Before washing the dishes, it’s a really good idea to rinse them and use a brush to get all the food off. This keeps your soapy water clean, so you don’t have to change it out because it got nasty.
I got this wooden brush for my birthday one year and I love it for this step.
It’s such a nice experience using something wooden over something plastic!
A good habit that I am trying to establish is to rinse and scrape my dishes throughout the day, when I am finished with them, instead of waiting till it’s time to wash them. The longer they sit the harder stuff sticks in the longer it takes to get it off, but when I read stuff right away, it hardly takes any time.
Next, I wash out the sink next to my drainer and run soapy water into it. If there’s a large bowl, that’s already dirty, I like to run my water into that this saves me to step of washing at the sink.
Also, if I am doing dishes by myself (which is most of the time, but I look forward to the day with my children. No chore should be down alone.), I choose the sink next to the drain or for washing in the farthest ones are insane.
If you do it, the other way, you have to take a step or reach farther towards the drainer every time you rent something. This means an extra unnecessary step for every dish. This wastes so much time and energy!
After I run my soapy water, I swivel the faucet to the other seat and let it run, and I rinse each dish as it gets washed, stacking it on a drying mat or drainer.
Not having to turn the water on and off and having to wait to get to the right temperature each time saves time. It’s also not more expensive because we pay a flat rate for our water.
I grew up cleaning and filling to rinse sink up to rinse dishes, but after trying a few different things, I realize that this took up time. When you were busy mom with toddlers, having official routines like this dishwasher routine with my laundry routine saves time and energy.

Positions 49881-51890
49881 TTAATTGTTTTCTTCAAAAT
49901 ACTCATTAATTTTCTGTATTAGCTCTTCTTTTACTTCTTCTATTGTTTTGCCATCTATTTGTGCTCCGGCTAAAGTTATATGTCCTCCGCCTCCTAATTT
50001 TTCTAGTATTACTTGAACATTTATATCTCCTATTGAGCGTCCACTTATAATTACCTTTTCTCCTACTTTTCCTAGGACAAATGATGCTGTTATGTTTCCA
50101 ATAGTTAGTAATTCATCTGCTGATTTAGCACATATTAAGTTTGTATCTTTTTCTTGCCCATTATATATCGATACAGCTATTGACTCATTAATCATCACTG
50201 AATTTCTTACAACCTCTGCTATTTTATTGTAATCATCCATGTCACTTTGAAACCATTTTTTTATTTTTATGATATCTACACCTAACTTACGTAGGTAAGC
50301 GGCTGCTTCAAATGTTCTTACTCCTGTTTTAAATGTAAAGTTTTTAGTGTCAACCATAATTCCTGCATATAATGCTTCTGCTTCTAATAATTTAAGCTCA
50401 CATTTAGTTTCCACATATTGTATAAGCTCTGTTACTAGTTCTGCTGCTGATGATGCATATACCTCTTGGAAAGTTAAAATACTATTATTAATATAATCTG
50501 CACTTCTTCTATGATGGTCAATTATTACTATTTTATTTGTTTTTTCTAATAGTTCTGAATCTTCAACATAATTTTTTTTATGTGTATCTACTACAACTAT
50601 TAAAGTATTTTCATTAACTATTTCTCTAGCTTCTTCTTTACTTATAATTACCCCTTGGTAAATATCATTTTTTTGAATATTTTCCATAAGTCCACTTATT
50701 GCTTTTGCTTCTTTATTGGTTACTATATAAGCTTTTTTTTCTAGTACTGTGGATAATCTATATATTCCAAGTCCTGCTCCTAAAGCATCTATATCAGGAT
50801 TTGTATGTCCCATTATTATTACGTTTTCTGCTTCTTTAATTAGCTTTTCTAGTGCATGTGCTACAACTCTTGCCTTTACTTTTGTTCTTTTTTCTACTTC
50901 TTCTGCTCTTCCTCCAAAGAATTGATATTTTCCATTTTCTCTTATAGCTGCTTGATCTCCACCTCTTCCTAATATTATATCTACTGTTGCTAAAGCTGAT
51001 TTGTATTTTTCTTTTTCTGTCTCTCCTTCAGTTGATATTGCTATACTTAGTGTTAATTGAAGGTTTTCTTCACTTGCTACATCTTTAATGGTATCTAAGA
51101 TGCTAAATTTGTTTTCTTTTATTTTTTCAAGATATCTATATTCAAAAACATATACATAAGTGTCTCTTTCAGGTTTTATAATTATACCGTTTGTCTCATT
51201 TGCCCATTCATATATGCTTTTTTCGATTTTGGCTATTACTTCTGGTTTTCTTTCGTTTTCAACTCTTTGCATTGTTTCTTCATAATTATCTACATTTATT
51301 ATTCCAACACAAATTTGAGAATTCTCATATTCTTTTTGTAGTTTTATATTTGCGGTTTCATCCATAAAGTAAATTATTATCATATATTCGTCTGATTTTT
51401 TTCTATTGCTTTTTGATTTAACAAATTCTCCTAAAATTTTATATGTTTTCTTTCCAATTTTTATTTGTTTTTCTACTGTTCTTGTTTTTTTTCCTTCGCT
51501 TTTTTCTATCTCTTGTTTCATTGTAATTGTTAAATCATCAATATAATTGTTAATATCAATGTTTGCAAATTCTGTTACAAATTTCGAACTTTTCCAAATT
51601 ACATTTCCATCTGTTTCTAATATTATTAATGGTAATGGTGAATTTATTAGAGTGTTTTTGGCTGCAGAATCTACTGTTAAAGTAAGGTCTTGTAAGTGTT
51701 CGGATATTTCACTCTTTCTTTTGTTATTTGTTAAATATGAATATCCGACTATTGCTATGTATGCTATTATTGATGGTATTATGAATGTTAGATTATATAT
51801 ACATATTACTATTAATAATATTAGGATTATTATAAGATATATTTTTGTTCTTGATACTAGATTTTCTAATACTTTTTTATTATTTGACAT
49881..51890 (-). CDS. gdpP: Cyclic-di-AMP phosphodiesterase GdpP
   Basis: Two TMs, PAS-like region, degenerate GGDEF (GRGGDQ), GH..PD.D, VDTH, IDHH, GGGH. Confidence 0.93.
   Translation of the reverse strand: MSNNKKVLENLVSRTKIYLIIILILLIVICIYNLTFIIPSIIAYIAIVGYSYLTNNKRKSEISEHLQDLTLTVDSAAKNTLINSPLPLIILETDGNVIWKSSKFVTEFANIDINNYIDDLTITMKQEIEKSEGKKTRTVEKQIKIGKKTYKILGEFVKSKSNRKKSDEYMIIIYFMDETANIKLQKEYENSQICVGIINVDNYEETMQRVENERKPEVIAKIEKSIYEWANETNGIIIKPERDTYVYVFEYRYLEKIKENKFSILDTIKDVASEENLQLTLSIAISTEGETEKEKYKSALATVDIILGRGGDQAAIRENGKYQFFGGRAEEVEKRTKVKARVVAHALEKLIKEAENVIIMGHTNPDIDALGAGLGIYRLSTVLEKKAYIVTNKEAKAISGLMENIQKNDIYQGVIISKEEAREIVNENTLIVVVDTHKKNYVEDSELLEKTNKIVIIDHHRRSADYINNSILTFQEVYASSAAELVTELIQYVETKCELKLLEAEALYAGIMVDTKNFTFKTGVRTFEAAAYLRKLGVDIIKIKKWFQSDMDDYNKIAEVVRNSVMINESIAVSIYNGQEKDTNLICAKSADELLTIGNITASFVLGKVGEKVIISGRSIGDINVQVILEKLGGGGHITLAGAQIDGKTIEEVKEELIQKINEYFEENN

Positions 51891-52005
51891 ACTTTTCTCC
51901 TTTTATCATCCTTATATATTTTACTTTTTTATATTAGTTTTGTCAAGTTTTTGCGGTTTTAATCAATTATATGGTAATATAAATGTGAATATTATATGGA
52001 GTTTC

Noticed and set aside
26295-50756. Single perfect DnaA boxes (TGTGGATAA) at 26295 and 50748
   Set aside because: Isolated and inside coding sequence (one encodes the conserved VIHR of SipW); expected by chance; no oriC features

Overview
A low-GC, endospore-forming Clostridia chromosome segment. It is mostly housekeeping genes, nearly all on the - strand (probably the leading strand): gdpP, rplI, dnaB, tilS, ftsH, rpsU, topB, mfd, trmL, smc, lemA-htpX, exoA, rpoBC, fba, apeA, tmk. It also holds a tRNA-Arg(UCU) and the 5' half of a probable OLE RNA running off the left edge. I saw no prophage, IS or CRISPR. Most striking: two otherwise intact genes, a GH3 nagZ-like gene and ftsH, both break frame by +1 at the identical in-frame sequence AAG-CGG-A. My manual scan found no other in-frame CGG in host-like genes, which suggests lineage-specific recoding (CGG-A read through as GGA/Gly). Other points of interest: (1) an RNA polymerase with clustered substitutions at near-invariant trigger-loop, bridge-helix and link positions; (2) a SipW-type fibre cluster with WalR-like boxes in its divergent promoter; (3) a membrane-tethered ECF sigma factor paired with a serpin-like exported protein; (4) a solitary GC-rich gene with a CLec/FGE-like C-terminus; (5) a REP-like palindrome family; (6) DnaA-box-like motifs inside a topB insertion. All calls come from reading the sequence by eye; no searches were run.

Also, I like to use drying mats over a trainer because you can fit more on them.
Towel dry/air dry
After rinsing and stacking dishes on my drying mat, most the time I let them air dry. I would love to get to the place where I dry my dishes right away and put them where they go. This, however, is not the season for such things. Maybe when my kids get a little older and can help me, I can do extra things like this that aren’t necessary, but are really nice to do. It would be really nice to have that countertop space back someday.
But the reality is that I don’t have the energy to dry my dishes in this season of life. I grew up drying and putting the dishes away, and although I find it satisfying the old-fashioned, it just isn’t practical.
Any time it is time to do the dishes is a good opportunity to reset the kitchen. I do at least two kitchen resets a day, where I…
- Put things away like leftovers or spices
- Clear off the table
- Wipe down counters, table and stove top
- Sweep the floor
- Care for my cast iron
Doing a kitchen reset and refreshes the room, clearing it up of clutter, and spills. As one old fashioned homemaker said “The great secret of a clean kitchen is keeping it that way all the time”
Housekeeping after office hours 1953, P 112
Tips for Hand Washing Dishes
- You don’t have to wash dishes three times a day. My family is still relatively small and so it doesn’t make sense to me to wash dishes three times a day. We do very well only washing twice. I like to skip washing after breakfast because we don’t make that many dishes. Someday when my family grows bigger, it will become a necessity to wash dishes after every meal, but for now I am enjoying what works well for me.